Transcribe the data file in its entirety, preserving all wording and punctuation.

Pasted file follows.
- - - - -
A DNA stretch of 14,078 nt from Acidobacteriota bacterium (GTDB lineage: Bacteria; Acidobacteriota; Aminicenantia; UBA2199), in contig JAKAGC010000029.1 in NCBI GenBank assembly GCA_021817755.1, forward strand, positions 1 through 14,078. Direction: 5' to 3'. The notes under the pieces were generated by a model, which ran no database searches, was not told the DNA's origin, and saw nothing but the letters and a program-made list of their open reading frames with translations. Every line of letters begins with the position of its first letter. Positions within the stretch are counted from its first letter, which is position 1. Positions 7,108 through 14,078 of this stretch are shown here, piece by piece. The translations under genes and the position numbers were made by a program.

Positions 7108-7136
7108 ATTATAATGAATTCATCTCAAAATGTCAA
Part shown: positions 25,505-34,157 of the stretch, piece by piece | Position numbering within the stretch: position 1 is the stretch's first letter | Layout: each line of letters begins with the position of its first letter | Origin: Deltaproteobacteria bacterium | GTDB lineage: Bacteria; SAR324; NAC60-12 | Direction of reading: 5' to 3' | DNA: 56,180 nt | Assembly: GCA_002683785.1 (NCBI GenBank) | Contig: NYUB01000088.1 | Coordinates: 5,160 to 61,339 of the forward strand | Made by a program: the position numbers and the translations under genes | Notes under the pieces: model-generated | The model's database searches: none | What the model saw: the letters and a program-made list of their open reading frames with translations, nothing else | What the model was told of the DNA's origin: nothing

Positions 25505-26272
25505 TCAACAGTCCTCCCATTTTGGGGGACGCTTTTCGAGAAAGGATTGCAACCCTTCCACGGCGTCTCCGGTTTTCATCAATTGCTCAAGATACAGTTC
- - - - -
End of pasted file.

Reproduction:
A DNA stretch of 14,078 nt from Acidobacteriota bacterium (GTDB lineage: Bacteria; Acidobacteriota; Aminicenantia; UBA2199), in contig JAKAGC010000029.1 in NCBI GenBank assembly GCA_021817755.1, forward strand, positions 1 through 14,078. Direction: 5' to 3'. The notes under the pieces were generated by a model, which ran no database searches, was not told the DNA's origin, and saw nothing but the letters and a program-made list of their open reading frames with translations. Every line of letters begins with the position of its first letter. Positions within the stretch are counted from its first letter, which is position 1. Positions 7,108 through 14,078 of this stretch are shown here, piece by piece. The translations under genes and the position numbers were made by a program.

Positions 7108-7136
7108 ATTATAATGAATTCATCTCAAAATGTCAA
Part shown: positions 25,505-34,157 of the stretch, piece by piece | Position numbering within the stretch: position 1 is the stretch's first letter | Layout: each line of letters begins with the position of its first letter | Origin: Deltaproteobacteria bacterium | GTDB lineage: Bacteria; SAR324; NAC60-12 | Direction of reading: 5' to 3' | DNA: 56,180 nt | Assembly: GCA_002683785.1 (NCBI GenBank) | Contig: NYUB01000088.1 | Coordinates: 5,160 to 61,339 of the forward strand | Made by a program: the position numbers and the translations under genes | Notes under the pieces: model-generated | The model's database searches: none | What the model saw: the letters and a program-made list of their open reading frames with translations, nothing else | What the model was told of the DNA's origin: nothing

Positions 25505-26272
25505 TCAACAGTCCTCCCATTTTGGGGGACGCTTTTCGAGAAAGGATTGCAACCCTTCCACGGCGTCTCCGGTTTTCATCAATTGCTCAAGATACAGTTC